Children’s vitamin D products are typically available in either gummies or liquid format.  Here is a list of features to keep in mind when choosing the vitamin D format that is best for your child:

Ease and safety of swallowing

Both gummies and liquid vitamin D are easy for children to swallow. However, with the liquid format, you don’t have to worry whether your child has properly chewed the vitamin before swallowing. Even newborns are able to take liquid vitamin D without the risk of choking. Children under 5 years of age are at greatest risk of choking, and the most common cause of choking is food.[1]  Foods that are sticky, slippery or candy (candy-like) are considered choking hazards.1

Sugar

These days, parents are educated about the need to reduce sugar levels in their child’s diet. Sugar is recognized as a source of childhood obesity. Although gummies typically contain only 2 to 3 grams of refined sugar each[2], that still represents 15% to 20% of the daily maximum amount of daily added sugar intake recommended by the Heart and Stroke Foundation[3].

Of course the role of sugar in weight management is important, but when it comes to vitamin gummies, the real issue is the risk of tooth decay.  Sugars in the mouth react with the saliva which generates an environment in the mouth that is ideal for oral bacteria.  These bacteria then make the saliva more acidic, which can then result in tooth decay which looks like very tiny holes in the tooth.[4] The problem with gummies is not only do they contain sugar, but because of the nature of these vitamins, they tend to stick to the teeth.[5]  Duration of exposure to sugars increases the risk of tooth decay.4,5

If you are trying to solve this problem with sugarless vitamin gummies, that is helpful, but there is still something called ‘biofilm’ that develops on your teeth that increases your chances of getting cavities. 5

Vitamins are not candy

Ask almost any parent who has given their child a gummy vitamin what their child thought of it, almost all of them will respond by saying that their children thought they were just like candy gummy bears. Of course, as parents, we all want to do what we can to get those vitamins in our children’s little bodies, but at what cost? Children get into things and adults aren’t able to see everything. We monitor how many vitamins our children get in a day, but if little ones find the container of vitamins themselves and think they are candy, they could mistakenly take more than they should. [6]  Although vitamin D overdoses are rare, if taken in excessive amounts, this could cause harm.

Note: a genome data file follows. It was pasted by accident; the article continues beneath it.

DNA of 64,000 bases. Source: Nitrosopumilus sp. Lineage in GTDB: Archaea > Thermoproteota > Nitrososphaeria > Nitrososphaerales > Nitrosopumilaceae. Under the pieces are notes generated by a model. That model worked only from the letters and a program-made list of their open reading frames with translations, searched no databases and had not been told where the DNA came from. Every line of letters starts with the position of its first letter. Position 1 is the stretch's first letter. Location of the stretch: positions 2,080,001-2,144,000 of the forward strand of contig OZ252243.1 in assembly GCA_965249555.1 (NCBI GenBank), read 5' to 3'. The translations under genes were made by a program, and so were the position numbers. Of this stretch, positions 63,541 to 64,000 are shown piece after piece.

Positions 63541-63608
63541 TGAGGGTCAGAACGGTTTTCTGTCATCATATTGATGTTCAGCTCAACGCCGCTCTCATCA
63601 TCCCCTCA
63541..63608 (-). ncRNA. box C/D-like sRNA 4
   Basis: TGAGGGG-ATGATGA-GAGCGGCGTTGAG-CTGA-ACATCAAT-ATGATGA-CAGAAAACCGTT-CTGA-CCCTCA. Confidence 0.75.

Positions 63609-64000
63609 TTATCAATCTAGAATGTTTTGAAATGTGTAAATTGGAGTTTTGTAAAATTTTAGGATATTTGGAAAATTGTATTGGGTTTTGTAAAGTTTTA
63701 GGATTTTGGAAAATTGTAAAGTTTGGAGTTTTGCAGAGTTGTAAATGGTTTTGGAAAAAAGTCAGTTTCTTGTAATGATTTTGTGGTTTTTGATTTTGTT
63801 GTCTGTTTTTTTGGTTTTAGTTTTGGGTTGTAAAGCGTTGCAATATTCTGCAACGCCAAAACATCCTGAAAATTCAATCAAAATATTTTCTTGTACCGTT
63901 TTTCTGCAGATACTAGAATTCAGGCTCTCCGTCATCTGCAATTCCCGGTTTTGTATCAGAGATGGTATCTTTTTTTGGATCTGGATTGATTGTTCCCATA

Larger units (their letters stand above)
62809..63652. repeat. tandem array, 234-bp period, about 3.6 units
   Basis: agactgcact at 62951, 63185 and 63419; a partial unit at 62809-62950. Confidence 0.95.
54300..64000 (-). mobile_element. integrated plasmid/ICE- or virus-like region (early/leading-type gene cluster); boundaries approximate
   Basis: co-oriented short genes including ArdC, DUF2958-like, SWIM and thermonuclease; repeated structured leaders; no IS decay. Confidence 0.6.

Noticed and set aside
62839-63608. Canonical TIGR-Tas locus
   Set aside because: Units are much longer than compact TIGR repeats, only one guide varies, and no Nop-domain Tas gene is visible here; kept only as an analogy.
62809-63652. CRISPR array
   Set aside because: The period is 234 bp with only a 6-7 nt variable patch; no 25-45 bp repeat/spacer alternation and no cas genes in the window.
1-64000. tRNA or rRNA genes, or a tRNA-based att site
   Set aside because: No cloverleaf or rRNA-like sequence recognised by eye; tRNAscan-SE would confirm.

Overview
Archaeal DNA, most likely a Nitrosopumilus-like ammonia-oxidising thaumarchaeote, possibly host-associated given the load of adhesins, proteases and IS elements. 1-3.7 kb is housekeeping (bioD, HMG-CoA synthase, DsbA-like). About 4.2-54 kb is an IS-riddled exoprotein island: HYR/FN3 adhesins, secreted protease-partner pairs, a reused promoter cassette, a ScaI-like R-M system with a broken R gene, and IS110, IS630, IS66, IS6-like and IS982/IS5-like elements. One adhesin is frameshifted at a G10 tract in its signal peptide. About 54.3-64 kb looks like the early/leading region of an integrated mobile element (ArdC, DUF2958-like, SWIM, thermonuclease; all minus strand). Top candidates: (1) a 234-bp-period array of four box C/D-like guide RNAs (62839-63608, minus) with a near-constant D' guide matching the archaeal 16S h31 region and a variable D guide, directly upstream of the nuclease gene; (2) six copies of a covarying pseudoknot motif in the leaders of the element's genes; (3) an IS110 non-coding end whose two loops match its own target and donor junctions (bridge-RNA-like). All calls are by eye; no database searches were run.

Ddrops® liquid vitamin D drops do not contain sugar, coloring or preservatives. They don’t have a taste so they are easy to give to your child without the added sugar and risk of giving too many. Ddrops® products are also designed carefully to incorporate several important safety features.

Learn about Ddrops® liquid vitamin D products here.

Follow Ddrops on Twitter to keep up with breaking news on high quality vitamin D research!

Natalie Bourré is a Ddrops Guest Blogger. She is a mom of 4 young children, health writer  and social media consultant who is passionate about promoting good health for the entire family. She is keen to share scientific information about about vitamin D in an easy to understand fashion. She also truly listens to people’s input and as such, she welcomes you to connect, discuss and share your questions and feedback with her on our social media accounts.  


 

[1] New York State Department of Health. Choking Prevention for Children. March 2015.

[2] Marijke Vroomen Durning, Forbes Health, Medicine or Treats? Gummy Vitamins and Chocolate Calcium Chews Blur the Line. September 12 2013. http://www.huffingtonpost.com/teen-vogue/do-gummy-vitamins-actuall_b_7034380.html

[3] Heart and Stroke Foundation.  Children should eat less than 25g of added sugars per day.  August 22, 2016.  http://newsroom.heart.org/news/children-should-eat-less-than-25-grams-of-added-sugars-daily

[4] Riva Touger-Decker and Cor va Loveren. Sugars and dental caries. Am J Clin Nutr October 2003, vol. 78, no. 4, 8815-8925.

[5] Christa Joanna Lee.  Teen Vogue.  Do Gummy Vitamins Actually Work? 3 Nutritionists Hash It Out.  April 10 2015, updated June 10 2015. http://www.huffingtonpost.com/teen-vogue/do-gummy-vitamins-actuall_b_7034380.html

[6] Jena Sauber St-Joseph,,  News-Press Now. Medications pose increased risk to children. Aug 16 2016.